There’s nothing like becoming a parent to make you re-examine your values and start asking yourself the bigger questions. Things like: What is the meaning of life? Why are we here? And (when looking at yourself in the mirror and discovering more baggage under your eyes than Air Canada has ever lost): When did I get to be a 47-year-old mother of four?
In the United States, some school systems are (still) embroiled in legal battles over a similar question: What about the origin of humanity? Some fundamentalist groups are advocating something called “intelligent design” which believes we are very complex beings that could only have been designed by a creator. On the other side are those who would prefer to keep the public school system curriculum secular and stick with teaching the scientific explanation, evolution.
Personally, I’m not sure either side* has it right when it comes to explaining some of our features. Consider teething, for example. I’m sure every mother would agree that when it comes to nursing, the fact that babies are born toothless is very intelligent indeed. On the other hand, why does teething have to involve pain? It doesn’t hurt to grown fingernails or hair or toes. And why, oh why, do babies only teethe at 3 am?
Babies also tend to put everything in their mouths. I do not understand how we still have this trait after thousands of years of evolution, as it’s not very conducive to survival. Back in our cave days, a baby might end up grabbing and chomping a poisonous plant. These days it’s even worse: he might grab and slurp his toddler brother’s favourite Thomas train.
Then there’s the waking up all through the night thing. In a way, having to settle your baby several times a night is much like using a computer. You get an error (crying), try to investigate the cause (usually no discernible reason), and reboot (pat him off to sleep). I don’t know about you, but I can’t think of a single person who thinks computer operating systems are intelligently designed.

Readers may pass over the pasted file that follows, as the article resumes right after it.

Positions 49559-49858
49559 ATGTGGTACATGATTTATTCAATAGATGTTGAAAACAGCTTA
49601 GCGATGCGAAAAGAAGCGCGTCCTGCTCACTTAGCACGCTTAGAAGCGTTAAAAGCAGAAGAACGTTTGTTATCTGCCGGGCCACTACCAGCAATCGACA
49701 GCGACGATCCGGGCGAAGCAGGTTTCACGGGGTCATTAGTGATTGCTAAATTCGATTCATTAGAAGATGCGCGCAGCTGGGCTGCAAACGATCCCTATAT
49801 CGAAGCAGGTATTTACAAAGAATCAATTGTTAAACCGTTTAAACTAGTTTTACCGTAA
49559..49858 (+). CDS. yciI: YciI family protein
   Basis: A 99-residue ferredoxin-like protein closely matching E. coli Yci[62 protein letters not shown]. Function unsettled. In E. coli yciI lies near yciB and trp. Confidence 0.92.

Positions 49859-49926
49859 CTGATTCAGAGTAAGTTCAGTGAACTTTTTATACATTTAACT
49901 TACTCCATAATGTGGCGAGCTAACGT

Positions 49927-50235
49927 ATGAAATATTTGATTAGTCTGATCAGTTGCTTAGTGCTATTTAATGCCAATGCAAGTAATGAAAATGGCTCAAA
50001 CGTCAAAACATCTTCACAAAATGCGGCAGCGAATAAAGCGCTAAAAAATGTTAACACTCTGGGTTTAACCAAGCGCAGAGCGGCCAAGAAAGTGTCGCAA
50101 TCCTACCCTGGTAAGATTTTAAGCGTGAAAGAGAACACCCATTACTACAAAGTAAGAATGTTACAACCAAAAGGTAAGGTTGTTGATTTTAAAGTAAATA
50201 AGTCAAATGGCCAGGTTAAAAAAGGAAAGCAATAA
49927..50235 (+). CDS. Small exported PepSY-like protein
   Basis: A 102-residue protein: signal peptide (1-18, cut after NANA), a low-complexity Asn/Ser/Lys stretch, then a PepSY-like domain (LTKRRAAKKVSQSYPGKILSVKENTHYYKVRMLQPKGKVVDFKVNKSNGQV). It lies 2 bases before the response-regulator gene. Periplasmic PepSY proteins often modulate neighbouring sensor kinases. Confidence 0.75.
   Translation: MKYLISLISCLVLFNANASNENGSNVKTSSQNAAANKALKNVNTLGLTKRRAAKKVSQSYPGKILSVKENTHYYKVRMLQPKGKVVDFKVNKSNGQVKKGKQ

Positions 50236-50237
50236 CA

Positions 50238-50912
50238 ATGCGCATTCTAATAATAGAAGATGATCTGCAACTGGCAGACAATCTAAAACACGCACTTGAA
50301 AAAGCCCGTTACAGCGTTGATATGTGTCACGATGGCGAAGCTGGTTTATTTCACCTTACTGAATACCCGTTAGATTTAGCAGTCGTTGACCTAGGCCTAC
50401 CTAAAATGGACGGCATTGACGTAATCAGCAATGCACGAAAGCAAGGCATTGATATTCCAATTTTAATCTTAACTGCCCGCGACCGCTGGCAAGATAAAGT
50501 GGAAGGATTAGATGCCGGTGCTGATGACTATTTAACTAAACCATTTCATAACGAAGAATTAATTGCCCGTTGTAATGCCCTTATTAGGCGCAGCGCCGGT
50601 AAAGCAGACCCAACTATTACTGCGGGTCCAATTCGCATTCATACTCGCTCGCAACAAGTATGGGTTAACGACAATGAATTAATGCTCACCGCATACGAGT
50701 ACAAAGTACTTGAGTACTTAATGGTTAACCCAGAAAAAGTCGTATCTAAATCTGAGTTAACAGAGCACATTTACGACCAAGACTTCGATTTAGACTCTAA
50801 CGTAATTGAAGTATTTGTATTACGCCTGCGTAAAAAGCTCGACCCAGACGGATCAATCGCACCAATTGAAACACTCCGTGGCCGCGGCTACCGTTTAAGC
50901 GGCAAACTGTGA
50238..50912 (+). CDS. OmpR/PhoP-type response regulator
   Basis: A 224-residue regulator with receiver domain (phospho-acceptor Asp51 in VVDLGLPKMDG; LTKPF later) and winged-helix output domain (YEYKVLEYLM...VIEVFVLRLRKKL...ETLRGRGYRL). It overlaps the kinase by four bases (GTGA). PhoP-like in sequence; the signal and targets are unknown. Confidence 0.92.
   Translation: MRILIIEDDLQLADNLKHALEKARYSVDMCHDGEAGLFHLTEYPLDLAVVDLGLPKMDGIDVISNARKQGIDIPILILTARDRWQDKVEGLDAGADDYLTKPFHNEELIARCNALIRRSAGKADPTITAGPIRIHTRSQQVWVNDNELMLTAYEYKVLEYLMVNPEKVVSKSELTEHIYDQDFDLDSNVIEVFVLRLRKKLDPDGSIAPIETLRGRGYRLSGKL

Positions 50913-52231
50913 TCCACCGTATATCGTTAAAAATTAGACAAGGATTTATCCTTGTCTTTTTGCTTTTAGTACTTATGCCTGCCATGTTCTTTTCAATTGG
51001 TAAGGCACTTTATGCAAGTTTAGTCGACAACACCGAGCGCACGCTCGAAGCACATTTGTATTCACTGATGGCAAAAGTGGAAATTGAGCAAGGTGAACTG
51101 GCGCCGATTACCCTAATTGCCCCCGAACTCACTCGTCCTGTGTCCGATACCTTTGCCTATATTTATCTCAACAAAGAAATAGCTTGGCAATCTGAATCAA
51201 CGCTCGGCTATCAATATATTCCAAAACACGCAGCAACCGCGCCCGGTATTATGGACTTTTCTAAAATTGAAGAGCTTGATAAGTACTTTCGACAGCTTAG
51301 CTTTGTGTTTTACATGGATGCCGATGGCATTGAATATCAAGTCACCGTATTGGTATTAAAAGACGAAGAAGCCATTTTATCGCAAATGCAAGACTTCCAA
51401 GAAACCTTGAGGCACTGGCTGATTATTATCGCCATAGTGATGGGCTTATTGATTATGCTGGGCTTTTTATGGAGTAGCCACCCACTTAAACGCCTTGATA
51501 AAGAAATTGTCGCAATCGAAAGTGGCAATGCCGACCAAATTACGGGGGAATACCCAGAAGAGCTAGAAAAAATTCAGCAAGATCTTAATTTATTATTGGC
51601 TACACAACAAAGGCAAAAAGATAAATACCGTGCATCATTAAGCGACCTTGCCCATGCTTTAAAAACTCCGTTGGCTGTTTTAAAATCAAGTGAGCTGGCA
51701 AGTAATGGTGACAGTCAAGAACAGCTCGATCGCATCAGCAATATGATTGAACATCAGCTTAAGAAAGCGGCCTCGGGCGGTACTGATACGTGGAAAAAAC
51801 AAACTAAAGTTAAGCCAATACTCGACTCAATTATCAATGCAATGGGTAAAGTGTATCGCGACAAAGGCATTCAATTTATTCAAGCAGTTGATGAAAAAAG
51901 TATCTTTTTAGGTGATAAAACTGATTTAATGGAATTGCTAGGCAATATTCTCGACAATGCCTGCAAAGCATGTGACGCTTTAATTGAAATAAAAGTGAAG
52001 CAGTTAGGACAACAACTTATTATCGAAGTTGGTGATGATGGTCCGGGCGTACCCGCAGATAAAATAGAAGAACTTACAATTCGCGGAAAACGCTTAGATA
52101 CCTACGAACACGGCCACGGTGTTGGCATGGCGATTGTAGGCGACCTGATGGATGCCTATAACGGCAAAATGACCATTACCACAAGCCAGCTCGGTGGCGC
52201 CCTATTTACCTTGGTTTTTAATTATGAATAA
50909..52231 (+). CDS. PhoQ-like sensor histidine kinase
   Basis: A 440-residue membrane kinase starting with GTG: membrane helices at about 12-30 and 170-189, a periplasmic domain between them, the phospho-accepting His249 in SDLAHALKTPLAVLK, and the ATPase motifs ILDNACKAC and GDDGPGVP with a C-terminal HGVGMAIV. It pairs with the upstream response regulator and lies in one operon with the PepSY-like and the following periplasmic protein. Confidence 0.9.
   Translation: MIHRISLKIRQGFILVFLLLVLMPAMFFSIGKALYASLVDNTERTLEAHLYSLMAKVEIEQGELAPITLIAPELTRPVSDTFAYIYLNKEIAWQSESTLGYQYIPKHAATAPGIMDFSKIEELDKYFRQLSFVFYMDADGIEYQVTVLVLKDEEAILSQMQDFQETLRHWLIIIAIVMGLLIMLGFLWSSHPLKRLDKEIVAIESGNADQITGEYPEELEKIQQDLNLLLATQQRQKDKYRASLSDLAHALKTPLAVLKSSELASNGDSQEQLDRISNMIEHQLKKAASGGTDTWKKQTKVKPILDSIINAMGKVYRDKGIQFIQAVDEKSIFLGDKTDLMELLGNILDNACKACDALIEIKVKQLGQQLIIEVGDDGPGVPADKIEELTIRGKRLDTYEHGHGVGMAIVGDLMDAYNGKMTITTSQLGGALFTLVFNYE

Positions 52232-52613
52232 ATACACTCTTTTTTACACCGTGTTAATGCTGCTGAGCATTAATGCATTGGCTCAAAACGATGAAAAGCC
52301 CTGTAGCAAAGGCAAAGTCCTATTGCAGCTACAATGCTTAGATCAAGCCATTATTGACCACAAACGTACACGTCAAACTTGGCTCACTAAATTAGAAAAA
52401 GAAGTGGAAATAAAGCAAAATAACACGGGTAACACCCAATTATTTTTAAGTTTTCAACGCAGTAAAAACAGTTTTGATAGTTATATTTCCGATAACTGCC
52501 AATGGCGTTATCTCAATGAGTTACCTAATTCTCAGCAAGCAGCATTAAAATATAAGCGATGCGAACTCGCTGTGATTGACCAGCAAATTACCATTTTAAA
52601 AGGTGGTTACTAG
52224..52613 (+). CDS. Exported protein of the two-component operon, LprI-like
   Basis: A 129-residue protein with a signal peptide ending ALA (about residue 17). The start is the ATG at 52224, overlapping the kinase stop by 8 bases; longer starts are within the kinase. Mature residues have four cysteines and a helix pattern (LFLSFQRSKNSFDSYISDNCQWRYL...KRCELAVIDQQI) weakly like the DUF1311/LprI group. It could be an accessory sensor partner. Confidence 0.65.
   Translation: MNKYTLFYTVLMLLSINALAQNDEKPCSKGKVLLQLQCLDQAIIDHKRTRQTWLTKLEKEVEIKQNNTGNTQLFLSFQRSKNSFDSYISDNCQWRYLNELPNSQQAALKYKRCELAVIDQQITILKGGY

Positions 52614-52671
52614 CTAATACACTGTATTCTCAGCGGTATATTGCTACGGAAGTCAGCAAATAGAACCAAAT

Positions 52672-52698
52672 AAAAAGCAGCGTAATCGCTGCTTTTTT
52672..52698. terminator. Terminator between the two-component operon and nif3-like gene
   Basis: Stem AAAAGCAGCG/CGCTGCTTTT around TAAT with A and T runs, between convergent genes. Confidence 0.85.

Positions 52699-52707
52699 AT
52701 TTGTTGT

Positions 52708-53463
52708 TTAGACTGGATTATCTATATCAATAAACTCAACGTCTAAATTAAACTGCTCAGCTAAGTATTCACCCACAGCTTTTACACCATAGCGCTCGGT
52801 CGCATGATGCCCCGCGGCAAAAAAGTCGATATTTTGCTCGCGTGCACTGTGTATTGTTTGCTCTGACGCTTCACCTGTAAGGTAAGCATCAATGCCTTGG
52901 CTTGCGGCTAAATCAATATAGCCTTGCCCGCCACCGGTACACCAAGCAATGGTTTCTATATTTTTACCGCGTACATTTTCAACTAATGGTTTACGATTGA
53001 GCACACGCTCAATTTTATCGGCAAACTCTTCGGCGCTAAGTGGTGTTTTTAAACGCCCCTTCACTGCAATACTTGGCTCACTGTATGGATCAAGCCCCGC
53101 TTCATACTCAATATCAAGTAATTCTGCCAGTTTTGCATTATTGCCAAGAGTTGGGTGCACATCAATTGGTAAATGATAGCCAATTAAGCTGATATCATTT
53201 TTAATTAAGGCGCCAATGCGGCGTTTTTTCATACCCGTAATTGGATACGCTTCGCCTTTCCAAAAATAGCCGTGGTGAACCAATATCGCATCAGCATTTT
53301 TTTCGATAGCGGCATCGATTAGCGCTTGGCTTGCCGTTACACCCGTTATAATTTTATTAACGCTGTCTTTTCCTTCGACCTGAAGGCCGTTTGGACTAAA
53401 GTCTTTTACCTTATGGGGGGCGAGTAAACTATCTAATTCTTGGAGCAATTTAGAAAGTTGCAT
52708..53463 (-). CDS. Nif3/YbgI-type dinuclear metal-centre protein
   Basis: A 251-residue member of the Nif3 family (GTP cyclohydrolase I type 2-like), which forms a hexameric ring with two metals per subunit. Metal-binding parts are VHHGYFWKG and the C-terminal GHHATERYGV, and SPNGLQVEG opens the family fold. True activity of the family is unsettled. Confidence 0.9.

Having a baby wake up crying in the night can’t have been good for our ancestors either, as you’re not likely to survive long if you advertise your position to the local wildlife. Plus being sleep deprived can make mothers do dumb things (like hand the bottle to the husband and the beer to the baby) or dangerous things (like cutting a sandwich in half and forgetting to move your finger). Er, or so I’ve heard.
Humans can’t walk for almost a full year and so must be carried around. From a design point of view, this doesn’t seem very smart … unless the creator is also the patron saint of chiropractors, in which case it all makes sense. Humans can’t talk very well for ages either, and so to an inexperienced cave mother, “waaah!” could mean “Feed me!” or “I’m tired” or “Look out! You are about to be stepped on by a woolly mammoth!” and she’d not know the difference.
Our feet do not seem to have been designed with, nor have they evolved with a protective layer against Lego bricks. We have only two hands to deal with four bags of groceries, a toddler, a baby, a purse, a diaper bag, and a stroller. And in spite of what our kids sometimes think, we do not have eyes in the back our heads, and darn it, that would be a really, really handy feature.
So what about our origins? Where did we humans come from? Clearly, there is only one answer:
We were designed by a committee. After a lot of arguments. And at least one of the committee members had a very sadistic sense of humour.
* For the purposes of this column. For reals though, evolution. Science is a thing.